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Ireland

Section 6. Discrimination, Societal Abuses, and Trafficking in Persons

Women

Rape and Domestic Violence: The law criminalizes rape, including spousal rape, and does not make a distinction between men and women. The government enforced the law. Most convicted persons received prison sentences of five to 12 years. The law also criminalizes domestic violence. It authorizes prosecution of a violent family member and provides victims with “safety orders,” which prohibit the offender from engaging in violent actions or threats, and “barring orders” (restraining orders), which prohibit an offender from entering the family home for up to three years. Anyone found guilty of violating a barring or an interim protection order may receive a fine, a prison sentence of up to 12 months, or both.

Sexual Harassment: The law obliges employers to prevent sexual harassment and prohibits employers from dismissing an employee for making a complaint of sexual harassment. Authorities effectively enforced the law when they received reports of sexual harassment. The penalties can include an order requiring equal treatment in the future, as well as compensation for the victim up to a maximum of two years’ pay or 40,000 euros ($48,000).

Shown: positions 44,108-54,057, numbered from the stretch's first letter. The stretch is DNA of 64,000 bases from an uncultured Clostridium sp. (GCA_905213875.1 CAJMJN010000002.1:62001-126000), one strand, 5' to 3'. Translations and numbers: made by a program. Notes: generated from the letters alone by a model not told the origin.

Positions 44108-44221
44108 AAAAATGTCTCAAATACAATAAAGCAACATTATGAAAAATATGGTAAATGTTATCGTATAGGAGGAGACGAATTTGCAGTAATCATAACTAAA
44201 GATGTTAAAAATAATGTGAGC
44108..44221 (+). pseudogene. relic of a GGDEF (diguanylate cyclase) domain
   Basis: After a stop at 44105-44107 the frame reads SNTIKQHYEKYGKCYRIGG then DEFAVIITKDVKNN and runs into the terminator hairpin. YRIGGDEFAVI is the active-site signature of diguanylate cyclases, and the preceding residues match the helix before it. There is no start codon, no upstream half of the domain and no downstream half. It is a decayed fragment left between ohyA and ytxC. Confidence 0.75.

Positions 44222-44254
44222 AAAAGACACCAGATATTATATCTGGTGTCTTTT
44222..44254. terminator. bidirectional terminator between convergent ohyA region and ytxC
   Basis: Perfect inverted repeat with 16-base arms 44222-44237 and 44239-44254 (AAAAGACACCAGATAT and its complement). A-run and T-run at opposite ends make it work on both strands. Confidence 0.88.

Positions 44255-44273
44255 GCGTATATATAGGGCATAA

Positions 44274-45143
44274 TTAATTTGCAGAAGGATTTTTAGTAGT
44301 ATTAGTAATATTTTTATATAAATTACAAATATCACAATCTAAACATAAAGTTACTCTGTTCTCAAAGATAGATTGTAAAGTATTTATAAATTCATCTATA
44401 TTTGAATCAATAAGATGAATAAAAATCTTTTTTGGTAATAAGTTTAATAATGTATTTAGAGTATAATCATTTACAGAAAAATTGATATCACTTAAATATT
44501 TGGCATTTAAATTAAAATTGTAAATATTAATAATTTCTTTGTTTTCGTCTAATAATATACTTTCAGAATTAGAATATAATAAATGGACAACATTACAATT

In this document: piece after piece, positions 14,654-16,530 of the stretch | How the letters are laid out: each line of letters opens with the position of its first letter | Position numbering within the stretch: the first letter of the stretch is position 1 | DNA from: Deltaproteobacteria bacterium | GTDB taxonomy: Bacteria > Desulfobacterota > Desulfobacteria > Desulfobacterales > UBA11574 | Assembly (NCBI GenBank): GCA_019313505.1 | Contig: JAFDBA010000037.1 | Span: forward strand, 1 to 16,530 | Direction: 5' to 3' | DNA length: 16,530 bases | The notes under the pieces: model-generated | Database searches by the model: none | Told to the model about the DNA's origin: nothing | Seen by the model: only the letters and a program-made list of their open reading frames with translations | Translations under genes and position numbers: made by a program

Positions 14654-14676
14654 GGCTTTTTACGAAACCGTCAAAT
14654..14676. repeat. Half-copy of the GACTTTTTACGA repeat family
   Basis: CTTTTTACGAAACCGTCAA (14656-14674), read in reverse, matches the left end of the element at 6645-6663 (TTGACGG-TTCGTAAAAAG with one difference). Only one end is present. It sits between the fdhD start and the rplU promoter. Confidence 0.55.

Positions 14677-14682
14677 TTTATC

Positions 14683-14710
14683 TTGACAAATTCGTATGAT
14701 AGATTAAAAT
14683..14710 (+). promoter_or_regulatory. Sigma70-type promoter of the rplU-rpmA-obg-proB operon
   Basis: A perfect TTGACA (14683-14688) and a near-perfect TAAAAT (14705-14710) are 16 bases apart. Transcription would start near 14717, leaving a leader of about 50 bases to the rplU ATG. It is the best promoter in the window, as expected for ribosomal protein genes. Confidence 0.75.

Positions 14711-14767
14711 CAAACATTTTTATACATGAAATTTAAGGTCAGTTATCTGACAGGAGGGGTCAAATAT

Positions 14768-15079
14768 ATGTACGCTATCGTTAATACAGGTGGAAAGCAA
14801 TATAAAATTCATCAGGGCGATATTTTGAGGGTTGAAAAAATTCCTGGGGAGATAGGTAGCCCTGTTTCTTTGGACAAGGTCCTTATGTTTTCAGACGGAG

Reproductive Rights: Couples and individuals have the right to decide the number, spacing, and timing of their children; to manage their reproductive health; and to have the information and means to do so, free from discrimination, coercion, and violence. The government provides access to sexual and reproductive health services for survivors of sexual violence.

Coercion in Population Control: There were no reports of coerced abortion or involuntary sterilization on the part of government authorities.

Discrimination: The law provides that women and men have the same legal status and rights. The government enforced the law effectively, although inequalities in pay and promotions persisted in both the public and private sectors. Travellers (a traditionally itinerant minority ethnic group), Roma, and migrant women have low levels of participation in political and public life.

Children